In 1989, a British physicist named Tim Berners-Lee, who worked at CERN, the European Organization for Nuclear Research in Switzerland, invented an environment where researchers and scientists from around the world could exchange information and documents. He named it World Wide Web or, in short, www.
The first website was published on August 6, 1991 by Tim Berners-Lee himself and described what WorldWideWeb is and how it works. The www technology development gained momentum when, on 30 April 1993, CERN made it available to the public free of charge, without requiring the payment of royalties.
30 years later, the network has more than 1.75 billion websites, of which only 200 million are active, and its founder warns that “The battle for the web is one of the most important causes of our time.”
The difference between the web and the Internet is that the former is a system widely used to access the Internet, while the Internet is a network of computer networks that make the communication between computers and various devices possible.
When you open an Internet browser and enter the web platform, you access what is called clear web.
Also called surface web, visible web, indexed web or lightnet, this part of the web is accessible to the general public and indexed by search engines. Clear web size estimates range from 4 to 10% of the entire www platform space.
But what happens in the rest of the available space? Beyond the clear web are two other worlds, often mistaken for each other: the deep web and the dark web.
Deep web, also called invisible web, contains websites that are not accessible to the general public and are not indexed by search engines. What could be on such pages? Online banking services, webmail, files or the results of your medical tests, scientific papers, military communications, tax information, private platforms, confidential information that can only be accessed with a direct link and password or content platforms for which users pay.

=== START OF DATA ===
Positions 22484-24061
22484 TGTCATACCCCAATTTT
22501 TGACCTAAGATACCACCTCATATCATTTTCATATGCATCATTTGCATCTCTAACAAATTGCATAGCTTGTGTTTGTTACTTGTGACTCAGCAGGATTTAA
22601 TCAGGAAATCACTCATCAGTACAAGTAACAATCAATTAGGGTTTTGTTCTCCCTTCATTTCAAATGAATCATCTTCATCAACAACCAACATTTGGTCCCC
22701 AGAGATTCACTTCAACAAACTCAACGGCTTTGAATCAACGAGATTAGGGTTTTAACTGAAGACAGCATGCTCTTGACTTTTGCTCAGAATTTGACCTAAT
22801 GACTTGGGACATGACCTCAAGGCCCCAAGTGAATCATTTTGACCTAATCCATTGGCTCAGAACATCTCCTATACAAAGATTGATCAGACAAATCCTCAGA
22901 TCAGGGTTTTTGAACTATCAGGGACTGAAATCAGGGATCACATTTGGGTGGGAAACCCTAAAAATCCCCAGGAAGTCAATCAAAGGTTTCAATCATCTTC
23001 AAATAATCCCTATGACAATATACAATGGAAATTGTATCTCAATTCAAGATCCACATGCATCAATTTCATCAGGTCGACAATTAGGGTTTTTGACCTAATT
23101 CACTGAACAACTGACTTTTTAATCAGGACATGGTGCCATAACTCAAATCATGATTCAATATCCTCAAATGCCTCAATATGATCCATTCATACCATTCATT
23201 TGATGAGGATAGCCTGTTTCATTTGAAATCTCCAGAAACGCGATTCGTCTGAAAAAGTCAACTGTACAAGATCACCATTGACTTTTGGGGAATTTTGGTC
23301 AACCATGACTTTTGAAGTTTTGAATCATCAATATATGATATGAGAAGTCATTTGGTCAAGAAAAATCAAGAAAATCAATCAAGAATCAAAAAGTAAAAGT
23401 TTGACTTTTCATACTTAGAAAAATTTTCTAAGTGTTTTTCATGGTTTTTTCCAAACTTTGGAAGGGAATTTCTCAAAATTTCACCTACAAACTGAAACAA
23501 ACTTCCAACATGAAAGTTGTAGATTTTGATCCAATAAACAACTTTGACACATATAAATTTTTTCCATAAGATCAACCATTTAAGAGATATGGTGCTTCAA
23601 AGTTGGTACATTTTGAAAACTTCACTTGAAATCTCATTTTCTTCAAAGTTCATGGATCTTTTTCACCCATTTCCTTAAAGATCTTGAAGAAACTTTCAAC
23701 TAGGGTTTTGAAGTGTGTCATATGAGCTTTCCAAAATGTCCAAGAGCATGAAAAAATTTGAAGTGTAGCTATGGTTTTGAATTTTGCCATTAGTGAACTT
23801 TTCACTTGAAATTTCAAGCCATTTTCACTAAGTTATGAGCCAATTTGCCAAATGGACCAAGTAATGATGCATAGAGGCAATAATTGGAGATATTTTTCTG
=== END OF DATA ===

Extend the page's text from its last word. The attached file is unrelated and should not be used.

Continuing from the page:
Although hidden, the deep web content can be accessed if you know what you are looking for.
How do you get to the deep web? Either by using a regular browser and a direct URL or an IP address, or by using a password or other security filters, redirected from a clear web website. In fact, any website published on the web has the option of not being indexed by search engines, which makes it invisible and therefore, part of the deep web.
How big is the deep web? Very big! The deep web hosts about 90% of all web content.
There is, however, a portion of the deep web that has been intentionally hidden and is inaccessible through browsers and standard methods. It is called dark web and contains about 6% of the www pages.
Dark web is the dark and strange meeting place for outlaws and criminals, from weapon and drug dealers to paedophiles, terrorists and criminals. It has the power to make anyone anonymous, invisible and untraceable.
To get to the dark web, you need special browsers and networks and the full URL address, with each character and down to the last digit. All dark web links contain apparently random strings, consisting of numbers and letters, followed by the .onion extension.